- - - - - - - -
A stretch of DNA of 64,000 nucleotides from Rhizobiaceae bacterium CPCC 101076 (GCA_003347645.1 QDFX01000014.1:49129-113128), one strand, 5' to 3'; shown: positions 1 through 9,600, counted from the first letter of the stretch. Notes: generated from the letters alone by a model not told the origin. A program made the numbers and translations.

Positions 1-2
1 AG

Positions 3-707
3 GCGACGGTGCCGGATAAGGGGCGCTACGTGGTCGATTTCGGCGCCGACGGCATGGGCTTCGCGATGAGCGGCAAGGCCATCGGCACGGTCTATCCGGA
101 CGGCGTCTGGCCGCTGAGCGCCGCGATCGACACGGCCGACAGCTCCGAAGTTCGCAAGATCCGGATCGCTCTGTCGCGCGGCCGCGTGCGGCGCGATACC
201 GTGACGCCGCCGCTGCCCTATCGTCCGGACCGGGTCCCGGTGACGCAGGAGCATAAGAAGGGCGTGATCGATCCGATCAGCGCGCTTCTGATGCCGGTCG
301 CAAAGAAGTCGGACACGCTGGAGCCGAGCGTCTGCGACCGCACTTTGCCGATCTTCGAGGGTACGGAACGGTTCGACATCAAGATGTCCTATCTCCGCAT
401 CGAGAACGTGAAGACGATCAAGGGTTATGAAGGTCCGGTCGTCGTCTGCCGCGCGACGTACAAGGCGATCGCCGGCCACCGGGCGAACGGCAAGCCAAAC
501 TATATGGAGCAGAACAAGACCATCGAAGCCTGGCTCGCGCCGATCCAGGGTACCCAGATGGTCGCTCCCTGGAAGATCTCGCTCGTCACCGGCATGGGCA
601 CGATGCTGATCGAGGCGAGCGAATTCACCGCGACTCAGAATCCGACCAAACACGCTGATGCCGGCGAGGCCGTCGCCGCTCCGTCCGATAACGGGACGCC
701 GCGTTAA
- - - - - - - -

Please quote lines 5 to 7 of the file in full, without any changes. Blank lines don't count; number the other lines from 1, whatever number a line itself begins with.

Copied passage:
3 GCGACGGTGCCGGATAAGGGGCGCTACGTGGTCGATTTCGGCGCCGACGGCATGGGCTTCGCGATGAGCGGCAAGGCCATCGGCACGGTCTATCCGGA
101 CGGCGTCTGGCCGCTGAGCGCCGCGATCGACACGGCCGACAGCTCCGAAGTTCGCAAGATCCGGATCGCTCTGTCGCGCGGCCGCGTGCGGCGCGATACC
201 GTGACGCCGCCGCTGCCCTATCGTCCGGACCGGGTCCCGGTGACGCAGGAGCATAAGAAGGGCGTGATCGATCCGATCAGCGCGCTTCTGATGCCGGTCG